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Frame dragging has several different but of course closely related meanings in the literature.

However there are a couple of other canonical meanings that are worth mentioning. In Kerr space-time one has a time-like Killing field $\xi^{\alpha}$ and an axial Killing field $\psi^{\alpha}$. The congruence of observers $u^{\alpha} = \xi^{\alpha}/|\xi|$ following orbits of $\xi^{\alpha}$ are of course the observers who are at rest with respect to the central mass and hence are at rest with respect to the asymptotic Lorentz frame at spatial infinity in which the central mass is at rest.

They have a vanishing angular velocity, $\omega = \frac{d\phi}{dt} = 0$, relative to infinity; here $t$ and $\phi$ are the time and angular coordinates defined by $\xi^{\alpha}$ and $\psi^{\alpha}$ respectively. But they have a non-vanishing angular momentum $L = u_{\alpha}\psi^{\alpha} \neq 0$. This can be interpreted in terms of the Sagnac effect i.e. if the observer were to send out light beams in opposite directions around the same circuit then they would return at different times on the observer's clock (Ashtekar and Magnon 1975). This is a sense in which the observer is not rotating relative to infinity but rotating relative to the local space-time geometry because the observer finds the $\phi$ and $-\phi$ directions nonequivalent. Since this is due solely because of the rotation of the space-time, one can consider this frame dragging.

Furthermore if any one of these observers carries a set of spatial axes $e_i$ that are fixed with respect to infinity, so that the Lie derivative $\mathcal{L}_{\xi}e_i = 0$, then it can be shown that $$F_{u}e^{\alpha}_i = -(\xi_{\delta}\xi^{\delta})^{-1}\epsilon^{\alpha\beta\gamma\sigma}\xi_{\beta}\nabla_{\gamma}\xi_{\sigma} \neq 0$$ where $F_u$ is the Fermi-Walker derivative along $u$; see for example Lightman et al problem 11.10. What this means is even though the spatial axes are fixed with respect to the asymptotic Lorentz frame, they nonetheless precess relative to a set of inertial guidance gyroscopes comoving with the observer.

Since $\xi_{[\beta}\nabla_{\gamma}\xi_{\sigma]} \neq 0$ if and only if the space-time is stationary but not static, which intuitively means the space-time is rotating, this is another manifestation of frame dragging: the rotation of the space-time makes the local standard of non-rotation different from the global standard of non-rotation relative to infinity. This effect can be interpreted as a gravitomagnetic effect as pointed out by Jerry Schirmer: the stationary gyroscope couples to the gravitomagnetic field generated by the rotation of the central mass and precesses akin to how a charged dipole moment in a magnetic field precesses.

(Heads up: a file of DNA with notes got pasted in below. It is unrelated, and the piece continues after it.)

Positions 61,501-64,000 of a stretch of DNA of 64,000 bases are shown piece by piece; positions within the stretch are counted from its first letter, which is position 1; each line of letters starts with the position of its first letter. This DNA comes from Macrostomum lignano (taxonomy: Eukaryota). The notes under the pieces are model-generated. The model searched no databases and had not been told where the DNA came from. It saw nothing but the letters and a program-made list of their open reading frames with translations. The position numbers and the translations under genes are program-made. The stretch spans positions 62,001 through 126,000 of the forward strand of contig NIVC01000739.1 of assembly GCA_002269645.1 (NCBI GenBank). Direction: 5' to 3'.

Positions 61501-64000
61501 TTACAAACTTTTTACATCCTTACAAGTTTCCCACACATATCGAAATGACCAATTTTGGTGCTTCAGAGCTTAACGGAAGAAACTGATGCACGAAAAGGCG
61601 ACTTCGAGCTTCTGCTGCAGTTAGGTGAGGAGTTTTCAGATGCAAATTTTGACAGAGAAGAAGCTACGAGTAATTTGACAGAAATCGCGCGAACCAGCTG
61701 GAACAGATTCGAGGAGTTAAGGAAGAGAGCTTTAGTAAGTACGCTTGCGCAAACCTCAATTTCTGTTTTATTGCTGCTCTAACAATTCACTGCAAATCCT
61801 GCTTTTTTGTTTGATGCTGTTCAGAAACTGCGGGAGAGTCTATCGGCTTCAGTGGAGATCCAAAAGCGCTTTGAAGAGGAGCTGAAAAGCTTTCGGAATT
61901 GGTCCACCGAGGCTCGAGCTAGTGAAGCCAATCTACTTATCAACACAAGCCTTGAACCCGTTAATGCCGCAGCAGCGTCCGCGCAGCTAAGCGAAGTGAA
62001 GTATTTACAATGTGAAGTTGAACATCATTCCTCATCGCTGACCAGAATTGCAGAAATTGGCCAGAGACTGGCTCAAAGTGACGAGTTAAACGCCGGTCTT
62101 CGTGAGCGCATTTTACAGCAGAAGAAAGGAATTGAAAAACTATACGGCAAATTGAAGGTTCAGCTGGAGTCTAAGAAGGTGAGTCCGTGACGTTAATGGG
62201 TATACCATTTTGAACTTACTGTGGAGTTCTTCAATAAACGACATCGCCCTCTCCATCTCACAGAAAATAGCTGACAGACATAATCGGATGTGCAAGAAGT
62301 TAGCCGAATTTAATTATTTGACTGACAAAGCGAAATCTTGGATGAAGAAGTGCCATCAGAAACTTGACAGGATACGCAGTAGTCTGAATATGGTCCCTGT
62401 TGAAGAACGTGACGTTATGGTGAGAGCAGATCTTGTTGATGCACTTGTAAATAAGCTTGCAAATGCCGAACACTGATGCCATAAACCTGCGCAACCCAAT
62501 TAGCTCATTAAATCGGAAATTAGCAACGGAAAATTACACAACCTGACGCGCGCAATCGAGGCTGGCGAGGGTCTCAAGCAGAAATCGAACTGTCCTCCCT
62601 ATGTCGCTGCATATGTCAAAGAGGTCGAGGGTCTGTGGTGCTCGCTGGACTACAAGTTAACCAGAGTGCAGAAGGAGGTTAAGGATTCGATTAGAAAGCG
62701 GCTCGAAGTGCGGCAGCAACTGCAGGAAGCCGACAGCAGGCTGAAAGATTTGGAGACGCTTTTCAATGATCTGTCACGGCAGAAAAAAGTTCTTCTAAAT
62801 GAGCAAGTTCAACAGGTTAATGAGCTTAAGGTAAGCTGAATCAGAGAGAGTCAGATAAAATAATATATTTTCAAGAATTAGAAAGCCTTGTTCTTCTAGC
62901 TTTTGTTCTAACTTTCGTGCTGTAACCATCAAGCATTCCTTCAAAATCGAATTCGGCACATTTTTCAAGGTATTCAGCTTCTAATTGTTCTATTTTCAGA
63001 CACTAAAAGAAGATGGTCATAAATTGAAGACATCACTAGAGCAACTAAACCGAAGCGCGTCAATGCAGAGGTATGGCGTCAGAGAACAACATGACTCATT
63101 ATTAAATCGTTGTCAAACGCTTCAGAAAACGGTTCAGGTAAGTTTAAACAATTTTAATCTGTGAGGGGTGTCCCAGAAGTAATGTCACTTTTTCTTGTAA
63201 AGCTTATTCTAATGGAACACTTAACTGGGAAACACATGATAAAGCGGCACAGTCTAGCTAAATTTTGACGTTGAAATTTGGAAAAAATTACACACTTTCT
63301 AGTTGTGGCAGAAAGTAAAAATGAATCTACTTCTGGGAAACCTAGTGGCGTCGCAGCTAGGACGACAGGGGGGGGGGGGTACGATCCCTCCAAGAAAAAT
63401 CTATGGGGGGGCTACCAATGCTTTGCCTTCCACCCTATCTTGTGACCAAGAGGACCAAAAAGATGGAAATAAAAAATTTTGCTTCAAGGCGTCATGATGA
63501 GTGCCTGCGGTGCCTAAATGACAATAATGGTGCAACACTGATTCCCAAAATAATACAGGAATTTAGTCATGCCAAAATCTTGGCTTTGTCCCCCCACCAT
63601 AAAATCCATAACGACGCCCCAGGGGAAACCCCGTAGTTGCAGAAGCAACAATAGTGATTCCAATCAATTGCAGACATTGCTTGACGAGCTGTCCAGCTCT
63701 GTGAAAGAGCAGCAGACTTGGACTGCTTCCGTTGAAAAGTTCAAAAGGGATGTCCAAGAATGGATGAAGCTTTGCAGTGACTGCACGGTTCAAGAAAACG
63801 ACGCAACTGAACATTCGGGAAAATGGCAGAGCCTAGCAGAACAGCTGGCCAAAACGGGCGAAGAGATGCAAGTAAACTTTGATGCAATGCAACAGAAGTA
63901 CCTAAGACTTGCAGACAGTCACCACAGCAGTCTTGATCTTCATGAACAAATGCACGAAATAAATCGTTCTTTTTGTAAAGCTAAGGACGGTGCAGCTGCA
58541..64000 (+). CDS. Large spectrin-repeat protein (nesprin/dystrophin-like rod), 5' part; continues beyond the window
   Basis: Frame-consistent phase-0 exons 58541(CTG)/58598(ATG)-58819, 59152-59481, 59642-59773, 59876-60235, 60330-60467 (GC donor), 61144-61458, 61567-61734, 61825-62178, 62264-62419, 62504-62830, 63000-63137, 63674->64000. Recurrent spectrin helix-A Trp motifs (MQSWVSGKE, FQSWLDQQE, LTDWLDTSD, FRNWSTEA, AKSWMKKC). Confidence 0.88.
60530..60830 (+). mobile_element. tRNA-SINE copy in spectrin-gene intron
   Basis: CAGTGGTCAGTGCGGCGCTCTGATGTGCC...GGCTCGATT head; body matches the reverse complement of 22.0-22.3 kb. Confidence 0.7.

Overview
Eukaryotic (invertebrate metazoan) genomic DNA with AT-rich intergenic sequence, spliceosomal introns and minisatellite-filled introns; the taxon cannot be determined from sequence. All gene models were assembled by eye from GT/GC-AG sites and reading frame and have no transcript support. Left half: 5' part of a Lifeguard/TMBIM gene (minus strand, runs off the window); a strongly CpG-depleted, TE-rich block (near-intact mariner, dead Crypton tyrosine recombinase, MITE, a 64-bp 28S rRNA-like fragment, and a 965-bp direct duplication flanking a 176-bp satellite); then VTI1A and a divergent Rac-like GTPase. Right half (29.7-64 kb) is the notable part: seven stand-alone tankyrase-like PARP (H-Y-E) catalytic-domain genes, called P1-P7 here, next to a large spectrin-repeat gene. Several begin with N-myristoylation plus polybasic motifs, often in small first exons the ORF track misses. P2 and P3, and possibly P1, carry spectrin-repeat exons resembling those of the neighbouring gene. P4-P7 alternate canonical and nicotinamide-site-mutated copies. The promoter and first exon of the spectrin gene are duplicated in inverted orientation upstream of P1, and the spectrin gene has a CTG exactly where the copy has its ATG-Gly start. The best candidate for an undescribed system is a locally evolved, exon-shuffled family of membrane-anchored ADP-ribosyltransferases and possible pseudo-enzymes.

As an aside, it might be worth noting that this notion of non-rotation is in general not the same as that prescribed by the Sagnac effect. To illustrate this, consider now the congruence of zero angular momentum observers (ZAMOs) $u^{\alpha} = \nabla^{\alpha}t/|\nabla t|$. They are termed this of course because $L = 0$ identically for the congruence as is easy to check. One can write $\nabla^{\alpha}t = \xi^{\alpha} + \omega(r,\theta)\psi^{\alpha}$ where $\omega(r,\theta) = -g_{t\phi}/g_{\phi\phi}$. In other words the ZAMOs orbit the central mass with exactly the angular velocity necessary in order to be at rest with respect to the local space-time geometry, in the sense described above.

Consider now the time-like Killing field $\eta^{\alpha} = \xi^{\alpha} + \omega(r_0,\theta_0)\psi^{\alpha}$ for some fixed $r_0,\theta_0$. This describes a congruence of observers which coincides with the ZAMO congruence at $r_0,\theta_0$. Consider also a ZAMO at $r_0,\theta_0$ carrying a set of spatial axes $e_i$ adapted to the space-time symmetries. The result above for $F_u e_i$ can be easily extended to any time-like Killing field from which it follows after a calculation that $$F_{u}e^{\alpha}_i|_{(r_0,\theta_0)} = -(\eta_{\delta}\eta^{\delta})^{-1}\epsilon^{\alpha\beta\gamma\sigma}\eta_{\beta}\nabla_{\gamma}\eta_{\sigma}|_{(r_0,\theta_0)} \neq 0$$ See for example MTW problem 33.4.

Hence even though an individual ZAMO has no angular momentum, the observer's spatial axes still precess relative to local gyroscopes. Thus when one finds statements in the literature about how the ZAMO eliminates frame dragging it is really in the sense of just having zero angular momentum.